By Jaroslav Modry
Jaroslav Modry has played for five teams in his NHL career (New Jersey, Ottawa, Los Angeles, Atlanta and Dallas) and is in his second stint with the Kings. He has been traded at the deadline twice – he was acquired by the Kings both times – including last season when he was obtained from the Stars.
Being traded at the deadline is really a shock. Even though you can see it coming sometimes, you feel like the team you’ve been working with just kind of gave up on you. But on the other hand, you have to look at it in a positive way: The other team really wants me, they want to upgrade themselves and I’m part of it.
It also means you might get a chance to be part of a Stanley Cup contender, if you’re going from a team that’s out of the playoff race to a club that’s in a good position to win that ultimate prize. If that happens, it’s a great bonus.
However, when you finally meet your new team, the first day in the dressing room is very different. You feel like a rookie again and get butterflies in your stomach. It’s something novel and you’re all excited again. It’s like the start of a brand new season.
But despite all the excitement because of the new situation, there are a few hardships when you’re traded. One of them is acclimating to your new club. It could take a few weeks before you start to gel with your teammates and develop chemistry. They’ve been together for the whole year and you just try to fit in and find a way to interact with them. It’s something that takes some time.
And, depending on what stage of your life and career you’re in when you get traded, that might not be the hardest part. A lot of guys have families and kids, and obviously they can’t pull them out of school. They have to stay behind.
Even if you see it coming, being traded still is not comfortable. But it’s part of the game and it’s part of the business.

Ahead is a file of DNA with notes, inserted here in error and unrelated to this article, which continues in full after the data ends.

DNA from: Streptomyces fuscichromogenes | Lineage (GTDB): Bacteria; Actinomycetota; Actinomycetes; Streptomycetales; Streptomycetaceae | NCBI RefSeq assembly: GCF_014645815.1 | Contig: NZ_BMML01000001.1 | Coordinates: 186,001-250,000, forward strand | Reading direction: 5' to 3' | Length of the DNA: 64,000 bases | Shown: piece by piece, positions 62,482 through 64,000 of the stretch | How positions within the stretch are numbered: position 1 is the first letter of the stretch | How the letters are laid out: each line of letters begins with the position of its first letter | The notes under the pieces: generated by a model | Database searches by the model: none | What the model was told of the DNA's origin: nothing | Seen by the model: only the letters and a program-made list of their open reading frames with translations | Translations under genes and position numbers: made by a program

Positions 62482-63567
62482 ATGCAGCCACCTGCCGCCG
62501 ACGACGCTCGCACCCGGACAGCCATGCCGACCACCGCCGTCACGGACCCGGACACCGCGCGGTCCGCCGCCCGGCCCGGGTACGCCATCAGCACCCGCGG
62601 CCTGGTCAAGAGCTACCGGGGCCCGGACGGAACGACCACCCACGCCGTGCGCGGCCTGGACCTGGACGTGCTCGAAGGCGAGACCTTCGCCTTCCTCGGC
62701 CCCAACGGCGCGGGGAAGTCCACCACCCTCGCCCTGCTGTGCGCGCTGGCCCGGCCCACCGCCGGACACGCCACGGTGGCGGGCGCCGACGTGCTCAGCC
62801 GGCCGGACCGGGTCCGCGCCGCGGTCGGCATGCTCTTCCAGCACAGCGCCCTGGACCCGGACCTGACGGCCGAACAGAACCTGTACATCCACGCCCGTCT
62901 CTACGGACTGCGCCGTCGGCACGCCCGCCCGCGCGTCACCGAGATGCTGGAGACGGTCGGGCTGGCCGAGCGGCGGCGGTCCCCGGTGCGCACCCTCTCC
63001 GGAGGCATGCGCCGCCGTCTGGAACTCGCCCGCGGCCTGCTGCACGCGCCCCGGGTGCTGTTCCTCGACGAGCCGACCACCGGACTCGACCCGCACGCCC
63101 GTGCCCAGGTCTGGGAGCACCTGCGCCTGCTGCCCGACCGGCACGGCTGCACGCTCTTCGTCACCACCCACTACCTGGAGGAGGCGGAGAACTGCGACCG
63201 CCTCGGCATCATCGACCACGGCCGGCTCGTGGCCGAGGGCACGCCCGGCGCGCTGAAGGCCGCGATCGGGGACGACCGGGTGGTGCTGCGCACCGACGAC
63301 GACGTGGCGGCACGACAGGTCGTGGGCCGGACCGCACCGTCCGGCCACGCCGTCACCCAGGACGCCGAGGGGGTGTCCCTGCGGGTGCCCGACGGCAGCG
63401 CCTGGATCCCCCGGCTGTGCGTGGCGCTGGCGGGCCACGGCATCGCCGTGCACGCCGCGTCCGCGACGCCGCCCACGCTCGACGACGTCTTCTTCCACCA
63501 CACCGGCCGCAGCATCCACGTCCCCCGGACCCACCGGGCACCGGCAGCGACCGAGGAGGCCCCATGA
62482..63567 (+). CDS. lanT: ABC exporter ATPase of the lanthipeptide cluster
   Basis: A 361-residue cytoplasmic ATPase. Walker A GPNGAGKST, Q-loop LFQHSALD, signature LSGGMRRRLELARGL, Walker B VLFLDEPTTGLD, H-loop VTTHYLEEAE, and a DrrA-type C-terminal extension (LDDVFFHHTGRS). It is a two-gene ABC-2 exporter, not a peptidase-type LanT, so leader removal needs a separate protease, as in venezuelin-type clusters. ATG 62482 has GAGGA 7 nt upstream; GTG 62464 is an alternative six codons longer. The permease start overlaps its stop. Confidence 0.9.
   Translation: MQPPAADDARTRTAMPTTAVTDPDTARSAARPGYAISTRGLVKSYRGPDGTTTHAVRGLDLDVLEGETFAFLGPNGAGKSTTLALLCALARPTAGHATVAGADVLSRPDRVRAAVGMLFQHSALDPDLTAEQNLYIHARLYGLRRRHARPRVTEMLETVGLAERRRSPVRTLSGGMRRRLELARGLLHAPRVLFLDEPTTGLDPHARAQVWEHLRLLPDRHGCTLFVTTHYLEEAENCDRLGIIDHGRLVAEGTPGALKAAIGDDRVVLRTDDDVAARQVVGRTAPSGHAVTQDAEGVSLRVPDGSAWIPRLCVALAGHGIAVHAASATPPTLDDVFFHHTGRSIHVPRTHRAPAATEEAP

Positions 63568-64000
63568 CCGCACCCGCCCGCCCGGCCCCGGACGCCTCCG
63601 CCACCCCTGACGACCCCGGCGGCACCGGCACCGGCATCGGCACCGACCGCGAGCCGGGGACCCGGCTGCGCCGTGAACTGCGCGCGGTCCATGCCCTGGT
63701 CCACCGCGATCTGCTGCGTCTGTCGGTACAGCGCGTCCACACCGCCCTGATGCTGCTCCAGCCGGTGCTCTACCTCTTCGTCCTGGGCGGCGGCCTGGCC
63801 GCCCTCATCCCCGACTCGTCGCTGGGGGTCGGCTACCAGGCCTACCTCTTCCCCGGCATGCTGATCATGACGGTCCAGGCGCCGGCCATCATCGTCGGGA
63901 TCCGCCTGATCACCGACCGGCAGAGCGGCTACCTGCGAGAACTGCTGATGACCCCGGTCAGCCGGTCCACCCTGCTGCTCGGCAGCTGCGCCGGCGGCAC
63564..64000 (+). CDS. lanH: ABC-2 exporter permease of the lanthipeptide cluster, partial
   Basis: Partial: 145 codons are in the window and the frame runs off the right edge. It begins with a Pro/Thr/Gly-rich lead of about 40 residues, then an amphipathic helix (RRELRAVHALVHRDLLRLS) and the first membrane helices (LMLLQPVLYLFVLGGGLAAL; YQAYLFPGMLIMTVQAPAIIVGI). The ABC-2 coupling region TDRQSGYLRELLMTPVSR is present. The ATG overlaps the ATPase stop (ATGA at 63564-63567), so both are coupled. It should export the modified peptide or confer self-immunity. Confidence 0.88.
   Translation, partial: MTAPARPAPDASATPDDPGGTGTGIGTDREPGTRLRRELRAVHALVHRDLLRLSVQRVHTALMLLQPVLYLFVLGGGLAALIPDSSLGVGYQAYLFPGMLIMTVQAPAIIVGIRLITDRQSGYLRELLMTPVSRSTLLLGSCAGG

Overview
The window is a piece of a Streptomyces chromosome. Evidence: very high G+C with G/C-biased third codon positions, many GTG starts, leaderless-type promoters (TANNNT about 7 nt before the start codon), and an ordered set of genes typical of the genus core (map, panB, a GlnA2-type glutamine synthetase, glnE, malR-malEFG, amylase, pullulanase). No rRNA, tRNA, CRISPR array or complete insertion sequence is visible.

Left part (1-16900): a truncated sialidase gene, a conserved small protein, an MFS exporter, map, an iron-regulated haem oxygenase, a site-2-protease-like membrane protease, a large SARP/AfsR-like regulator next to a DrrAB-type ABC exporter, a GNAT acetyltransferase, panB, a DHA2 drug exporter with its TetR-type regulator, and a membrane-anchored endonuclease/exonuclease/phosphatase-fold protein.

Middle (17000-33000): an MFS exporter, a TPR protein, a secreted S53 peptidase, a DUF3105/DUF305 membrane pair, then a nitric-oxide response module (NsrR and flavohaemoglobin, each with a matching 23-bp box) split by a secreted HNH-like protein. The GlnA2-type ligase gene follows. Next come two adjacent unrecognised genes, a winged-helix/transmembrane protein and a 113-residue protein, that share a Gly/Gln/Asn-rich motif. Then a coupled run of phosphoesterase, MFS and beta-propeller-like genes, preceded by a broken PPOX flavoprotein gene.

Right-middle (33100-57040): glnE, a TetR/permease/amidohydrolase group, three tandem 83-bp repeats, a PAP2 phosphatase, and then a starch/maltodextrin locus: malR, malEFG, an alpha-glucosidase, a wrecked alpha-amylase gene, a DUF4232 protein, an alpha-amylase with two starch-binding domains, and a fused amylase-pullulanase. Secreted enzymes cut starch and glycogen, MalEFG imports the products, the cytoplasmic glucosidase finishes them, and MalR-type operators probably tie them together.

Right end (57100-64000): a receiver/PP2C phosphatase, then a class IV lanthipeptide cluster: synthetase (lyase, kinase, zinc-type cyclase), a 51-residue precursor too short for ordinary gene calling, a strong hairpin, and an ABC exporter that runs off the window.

I have a wife and three kids; you could ask them and I’m sure they’d tell you how hard it was on them when I’ve been traded. They see their dad go somewhere else to play and they don’t see him enough. It definitely affects them.
On top of all this, sooner or later you have to face your old team. It’s a tough hurdle because you’ve battled alongside those guys for so long. The toughest part, though, is the buildup. After the puck is dropped, you just concentrate on doing your job, being a professional and playing your game. You try your best out there and compete the hardest you can.
In the end, being traded is like a lot of other challenges you face in the NHL: You just have to find a way to be positive about every situation that’s out there.
Born in Ceske-Budejovice of the former Czechoslovakia, defenseman Jaroslav Modry is in his second tour of duty with the Kings. Drafted in the ninth round (179th overall) by the Devils in 1990, Modry has played for N.J., Ottawa, Atlanta, Dallas and L.A. during his NHL career. For more information on the Kings, visit lakings.com.
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